Updated: 08/04/2014 6:06 PM
Created: 08/04/2014 6:02 PM WHEC.com
By: Brett Davidsen
The state attorney general responds, but doesn't answer our questions about the Moreland Commission.
News10NBC was the only ones to ask him directly about the governor-appointed commission that has come under fire.
Governor Andrew Cuomo created the commission to root out corruption in state government, but recent reports have suggested that the commission was heavily influenced by the governor and his office to avoid certain matters that may involve the governor or shed him in a bad light.
The attorney general was in Rochester Monday. It was News10NBC’s first chance to personally ask him about his office’s role in handling allegations of interference with the governor’s Moreland Commission.
New York State Attorney General Eric Schneiderman came to town to talk about his efforts to outfit law enforcement with bulletproof vests, but when the topic turned to the Moreland Commission, Schneiderman again ducked the issue.
Schneiderman said, "I have nothing to say. There's an ongoing investigation arising out of the Moreland Commission. I'm working with my colleagues on those and I have no comment."
Schneiderman's role was pivotal in the formation of the anti-corruption Moreland Commission. He deputized its members, giving them subpoena power to investigate corruption in state government.
Up for re-election in November, Schneiderman's opponent has hammered away, saying the AG should have been protecting the integrity of the investigations in light of recent allegations of meddling by Governor's Cuomo’s office.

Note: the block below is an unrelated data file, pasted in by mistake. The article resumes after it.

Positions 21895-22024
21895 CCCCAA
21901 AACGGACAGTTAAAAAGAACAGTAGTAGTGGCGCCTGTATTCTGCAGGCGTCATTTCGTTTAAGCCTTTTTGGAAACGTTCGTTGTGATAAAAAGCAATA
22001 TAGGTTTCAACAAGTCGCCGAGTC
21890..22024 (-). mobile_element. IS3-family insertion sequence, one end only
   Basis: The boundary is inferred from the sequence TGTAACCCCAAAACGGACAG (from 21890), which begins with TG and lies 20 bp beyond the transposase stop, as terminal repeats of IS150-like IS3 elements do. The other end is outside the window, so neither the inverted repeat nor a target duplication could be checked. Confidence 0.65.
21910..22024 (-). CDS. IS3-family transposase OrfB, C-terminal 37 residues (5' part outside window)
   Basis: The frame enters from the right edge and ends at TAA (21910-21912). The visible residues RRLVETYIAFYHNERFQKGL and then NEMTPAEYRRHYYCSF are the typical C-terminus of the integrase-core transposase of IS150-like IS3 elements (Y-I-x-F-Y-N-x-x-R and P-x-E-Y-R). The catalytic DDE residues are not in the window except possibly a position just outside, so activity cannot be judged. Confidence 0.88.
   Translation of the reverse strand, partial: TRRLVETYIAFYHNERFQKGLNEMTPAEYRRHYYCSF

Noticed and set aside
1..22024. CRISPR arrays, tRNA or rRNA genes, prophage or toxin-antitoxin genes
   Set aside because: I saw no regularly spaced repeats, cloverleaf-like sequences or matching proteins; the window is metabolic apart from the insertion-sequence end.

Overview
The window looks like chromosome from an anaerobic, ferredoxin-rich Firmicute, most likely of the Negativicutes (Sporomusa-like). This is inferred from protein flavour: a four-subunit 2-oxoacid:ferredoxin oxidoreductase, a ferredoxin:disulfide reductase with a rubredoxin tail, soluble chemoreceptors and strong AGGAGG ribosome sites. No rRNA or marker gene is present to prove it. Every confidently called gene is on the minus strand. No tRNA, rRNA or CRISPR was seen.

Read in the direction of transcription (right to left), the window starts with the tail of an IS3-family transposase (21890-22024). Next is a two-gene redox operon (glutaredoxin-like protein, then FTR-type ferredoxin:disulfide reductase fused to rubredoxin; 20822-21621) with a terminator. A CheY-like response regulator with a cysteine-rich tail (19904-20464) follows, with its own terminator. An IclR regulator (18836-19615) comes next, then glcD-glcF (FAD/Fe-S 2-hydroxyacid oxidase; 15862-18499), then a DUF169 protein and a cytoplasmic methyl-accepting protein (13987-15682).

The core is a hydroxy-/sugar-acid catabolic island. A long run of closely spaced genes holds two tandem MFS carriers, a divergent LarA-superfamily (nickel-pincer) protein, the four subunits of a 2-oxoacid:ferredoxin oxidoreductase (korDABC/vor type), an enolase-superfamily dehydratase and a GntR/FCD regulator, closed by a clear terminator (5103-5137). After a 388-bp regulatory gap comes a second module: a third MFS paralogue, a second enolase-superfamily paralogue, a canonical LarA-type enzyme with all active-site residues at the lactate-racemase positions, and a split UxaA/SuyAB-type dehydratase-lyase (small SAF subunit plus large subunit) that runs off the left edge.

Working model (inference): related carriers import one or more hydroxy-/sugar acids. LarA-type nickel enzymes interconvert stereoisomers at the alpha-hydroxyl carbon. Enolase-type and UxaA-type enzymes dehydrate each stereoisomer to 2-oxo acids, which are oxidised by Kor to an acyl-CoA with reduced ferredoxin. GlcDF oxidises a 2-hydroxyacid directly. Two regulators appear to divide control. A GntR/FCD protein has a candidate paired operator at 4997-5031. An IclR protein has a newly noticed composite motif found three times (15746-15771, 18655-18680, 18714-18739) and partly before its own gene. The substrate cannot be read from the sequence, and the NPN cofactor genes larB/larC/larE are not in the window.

John Cahill, (R) Attorney General Candidate, said, "So the questions are clear, what did the attorney general know, when did he know it and what did he do about it?"
The governor has since disbanded the commission. It has prompted the U.S. Attorney's Office to look into the matter.
NYS Senator Ted O'Brien said, "All the material, the Moreland Commission gathered, has been turned over to the U.S. Attorney's Office, who will, I have every confidence, will conduct a thorough investigation wherever it leads them and that's as it should be."
In Seneca Falls, Cuomo’s Lieutenant Governor Bob Duffy said he has faith in his boss.
Lt. Governor Duffy said, "It's something I don't have the knowledge, but I really can't comment at all on it either, and I guess the one thing, Brett, I would say going back to my first career is I think the most important thing people can do is let the facts come out."
The governor has hired a criminal attorney to represent the office in the federal investigation. Also, the Wall Street Journal is reporting that the governor's highest-ranking aide, Larry Schwartz, has agreed to meet with federal prosecutors as their investigation into the disbanding of the Moreland Commission intensifies.